In an effort to erase “abortion stigma,” Planned Parenthood President Cecile Richards penned an introspective article detailing her personal abortion for Elle Magazine titled “Ending the Silence That Fuels Abortion Stigma.” At glance, Richards’ article addressed the issue that she says women who obtain abortions face: shame and judgement from culture.
To tear down the ironclad walls of stigma, Richards contends that there must be a concerted effort to dialogue about abortion and the right of women to choose “reproductive health care” without backlash or criticism from the public. This stigma, as Richards describes, is a sting she experienced firsthand through an abortion that she obtained years prior. Though she says it wasn’t a “difficult decision,” the Planned Parenthood president said it is high time that a discussion on the benefits of abortion be brought to the table.
Richards is correct in part: a strong stigma exists against women in the United States; however, her analysis of the culture errors ever so slightly. True, there is a deeply entrenched stigma in this country that has permeated the fabric of society, soaking through media, through the school system, and through virtually every aspect of culture. Sadly, it is one that is fundamental to all humanity: a stigma against the conviction to uphold the value of each human life. The greater issue today is not an “abortion stigma,” but a stigma on human rights — the integrity of an individual to value human life regardless of one’s age, size, gender, physical capabilities, or race — and to uphold their right to life above every other human right.
Kate Allatt suffered a stroke in 2013 when she was 39 years old. The mother of three (ages 11, 9, and 6) ran 70 miles a week and was actively involved in her children’s lives. After a few weeks of headaches, a doctor misdiagnosed her with migraine and sent her home with pain killers. Five hours later, the blood clot that had all the while been accumulating in her brain stem caused her to suffer a massive stroke. For the next ten days, Allatt was in a medically-induced coma, and the entire time she experienced a terrifying condition called Locked-In Syndrome.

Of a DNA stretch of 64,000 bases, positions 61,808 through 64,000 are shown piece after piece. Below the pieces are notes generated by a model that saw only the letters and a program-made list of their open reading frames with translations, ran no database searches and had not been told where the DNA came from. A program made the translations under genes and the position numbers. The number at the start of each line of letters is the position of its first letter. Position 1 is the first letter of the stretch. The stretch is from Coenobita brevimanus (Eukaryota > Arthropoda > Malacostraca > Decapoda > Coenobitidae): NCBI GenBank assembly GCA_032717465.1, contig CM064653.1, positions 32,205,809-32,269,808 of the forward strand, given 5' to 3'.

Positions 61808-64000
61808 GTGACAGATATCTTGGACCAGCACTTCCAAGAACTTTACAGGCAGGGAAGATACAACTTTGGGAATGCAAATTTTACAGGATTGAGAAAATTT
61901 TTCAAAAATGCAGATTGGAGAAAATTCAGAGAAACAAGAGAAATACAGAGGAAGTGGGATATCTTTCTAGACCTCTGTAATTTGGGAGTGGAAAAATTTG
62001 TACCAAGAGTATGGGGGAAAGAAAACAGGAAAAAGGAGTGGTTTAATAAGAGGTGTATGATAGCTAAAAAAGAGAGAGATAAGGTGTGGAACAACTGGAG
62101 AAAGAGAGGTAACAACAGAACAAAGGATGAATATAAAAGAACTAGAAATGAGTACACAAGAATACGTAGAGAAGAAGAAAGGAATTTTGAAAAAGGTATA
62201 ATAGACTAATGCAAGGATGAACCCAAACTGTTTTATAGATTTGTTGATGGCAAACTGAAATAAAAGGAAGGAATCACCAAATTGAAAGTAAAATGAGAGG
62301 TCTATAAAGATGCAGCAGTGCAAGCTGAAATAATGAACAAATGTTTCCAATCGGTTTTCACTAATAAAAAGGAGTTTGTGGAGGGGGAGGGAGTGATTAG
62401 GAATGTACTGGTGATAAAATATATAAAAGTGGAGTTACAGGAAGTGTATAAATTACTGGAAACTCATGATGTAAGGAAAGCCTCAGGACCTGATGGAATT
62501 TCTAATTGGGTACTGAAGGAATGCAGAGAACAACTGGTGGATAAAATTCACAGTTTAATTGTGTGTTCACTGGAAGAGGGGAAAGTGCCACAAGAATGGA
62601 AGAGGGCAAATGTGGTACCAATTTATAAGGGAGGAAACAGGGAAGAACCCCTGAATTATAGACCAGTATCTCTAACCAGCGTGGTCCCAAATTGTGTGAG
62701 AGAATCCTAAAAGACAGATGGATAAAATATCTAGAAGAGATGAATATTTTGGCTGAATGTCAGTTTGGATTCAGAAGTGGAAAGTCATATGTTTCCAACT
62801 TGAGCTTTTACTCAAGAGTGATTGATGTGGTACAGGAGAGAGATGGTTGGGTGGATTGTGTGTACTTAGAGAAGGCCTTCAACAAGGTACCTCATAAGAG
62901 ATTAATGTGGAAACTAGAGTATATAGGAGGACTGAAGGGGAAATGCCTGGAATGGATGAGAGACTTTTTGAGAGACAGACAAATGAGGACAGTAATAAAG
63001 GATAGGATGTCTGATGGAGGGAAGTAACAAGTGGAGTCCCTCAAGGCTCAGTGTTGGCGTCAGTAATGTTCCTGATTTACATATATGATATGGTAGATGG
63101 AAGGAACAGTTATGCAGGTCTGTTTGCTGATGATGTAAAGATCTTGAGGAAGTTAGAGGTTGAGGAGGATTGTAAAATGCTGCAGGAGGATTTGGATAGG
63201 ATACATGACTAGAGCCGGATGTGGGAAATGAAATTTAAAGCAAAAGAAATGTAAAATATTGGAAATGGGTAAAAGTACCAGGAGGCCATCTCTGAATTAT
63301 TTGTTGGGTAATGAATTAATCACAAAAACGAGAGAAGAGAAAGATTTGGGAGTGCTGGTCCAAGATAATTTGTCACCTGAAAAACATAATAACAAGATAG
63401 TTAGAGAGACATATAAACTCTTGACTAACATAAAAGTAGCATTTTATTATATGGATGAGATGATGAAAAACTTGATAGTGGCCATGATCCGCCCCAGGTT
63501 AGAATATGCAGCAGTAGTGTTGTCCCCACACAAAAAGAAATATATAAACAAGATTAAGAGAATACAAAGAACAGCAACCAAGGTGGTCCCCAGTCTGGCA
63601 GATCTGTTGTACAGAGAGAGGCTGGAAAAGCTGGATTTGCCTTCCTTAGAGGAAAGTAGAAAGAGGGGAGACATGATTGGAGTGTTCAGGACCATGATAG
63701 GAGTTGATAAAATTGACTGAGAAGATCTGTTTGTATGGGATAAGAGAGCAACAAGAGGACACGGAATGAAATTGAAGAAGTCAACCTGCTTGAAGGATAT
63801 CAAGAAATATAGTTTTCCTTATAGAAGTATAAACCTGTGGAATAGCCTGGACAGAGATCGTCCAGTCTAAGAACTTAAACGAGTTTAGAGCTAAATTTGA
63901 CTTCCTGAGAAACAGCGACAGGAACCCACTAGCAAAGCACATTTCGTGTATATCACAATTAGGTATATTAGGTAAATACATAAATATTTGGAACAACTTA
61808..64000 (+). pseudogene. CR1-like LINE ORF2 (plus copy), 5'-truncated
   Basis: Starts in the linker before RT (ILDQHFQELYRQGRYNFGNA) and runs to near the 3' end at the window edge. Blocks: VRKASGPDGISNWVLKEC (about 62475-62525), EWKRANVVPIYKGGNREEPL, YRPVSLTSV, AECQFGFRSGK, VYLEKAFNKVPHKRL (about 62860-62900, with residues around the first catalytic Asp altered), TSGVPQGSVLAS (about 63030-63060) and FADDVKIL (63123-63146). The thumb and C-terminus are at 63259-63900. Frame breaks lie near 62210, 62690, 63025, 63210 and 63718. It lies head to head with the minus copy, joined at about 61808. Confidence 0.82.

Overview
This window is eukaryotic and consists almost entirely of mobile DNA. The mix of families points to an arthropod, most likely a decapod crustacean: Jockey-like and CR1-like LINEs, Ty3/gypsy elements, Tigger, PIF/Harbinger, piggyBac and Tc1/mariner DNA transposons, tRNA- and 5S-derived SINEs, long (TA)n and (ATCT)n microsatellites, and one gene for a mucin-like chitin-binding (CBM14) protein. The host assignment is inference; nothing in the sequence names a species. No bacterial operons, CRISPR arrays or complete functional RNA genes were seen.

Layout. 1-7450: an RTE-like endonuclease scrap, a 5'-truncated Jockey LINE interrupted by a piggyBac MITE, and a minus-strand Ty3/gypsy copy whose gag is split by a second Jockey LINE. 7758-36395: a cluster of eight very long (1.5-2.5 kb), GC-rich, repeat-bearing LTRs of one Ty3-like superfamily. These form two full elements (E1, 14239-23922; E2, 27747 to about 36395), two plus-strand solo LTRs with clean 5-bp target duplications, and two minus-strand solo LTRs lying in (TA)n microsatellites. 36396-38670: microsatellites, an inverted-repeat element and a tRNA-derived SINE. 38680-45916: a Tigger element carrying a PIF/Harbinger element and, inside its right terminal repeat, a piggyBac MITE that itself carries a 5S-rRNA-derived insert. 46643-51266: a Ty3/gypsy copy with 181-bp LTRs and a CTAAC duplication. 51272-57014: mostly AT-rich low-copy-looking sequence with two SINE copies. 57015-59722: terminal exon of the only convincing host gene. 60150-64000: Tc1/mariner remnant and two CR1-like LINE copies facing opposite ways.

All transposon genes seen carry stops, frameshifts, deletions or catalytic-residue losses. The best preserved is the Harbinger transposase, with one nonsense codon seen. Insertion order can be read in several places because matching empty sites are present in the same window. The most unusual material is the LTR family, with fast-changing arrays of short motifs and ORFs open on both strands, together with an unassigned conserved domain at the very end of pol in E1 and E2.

Misti was raised a devout Christian. The daughter of a pastor and the granddaughter of missionaries, she grew up going to church. “In high school, I was really involved in church,” she said. “Right from there, I went to bible college in Canada for two years.” But after returning home from bible college, she realized that things weren’t the same.
“I started feeling like a visitor in my own church,” Misti explained. She was working at Disneyland, and it felt to her that the attitude was, if she wasn’t as involved now as she was in high school, then her former friends wouldn’t be close to her. So she stopped going, and for her, that was a major turning point.
The abortion movement is on a crusade to get women to tell stories about their own abortions. The crusade aims to normalize abortion – including when it’s performed for reasons of convenience, done late-term, or used as birth control.
The abortion movement’s message? Basically this: women shouldn’t have to justify their decisions to end their children’s lives; women should be able to just share their stories among friends.
One abortion activist gives her opinion on why women should talk about their abortions:
[T]he next time someone says the word ‘abortion,’ the hope is that that person you told won’t think about the proverbial bloody fetus, they instead will think about you: a person who they love and respect and made this decision.
And while the “bloody fetus” may indeed be proverbial (meaning well-known), that’s because it’s also true.
Often, the world does not change positions on issues of social justice until it sees the problem for itself. It may not be socially acceptable to show pictures of “bloody fetuses,” but if we showed them constantly – if they were on the news every night – do we really think that abortion would continue for much longer?
I owe you – the readers and the staff of Live Action – an apology. I stopped writing for this blog abruptly and without explanation. It was unprofessional and unkind, and I have no excuse. I can only apologize, and hope you’ll have me back.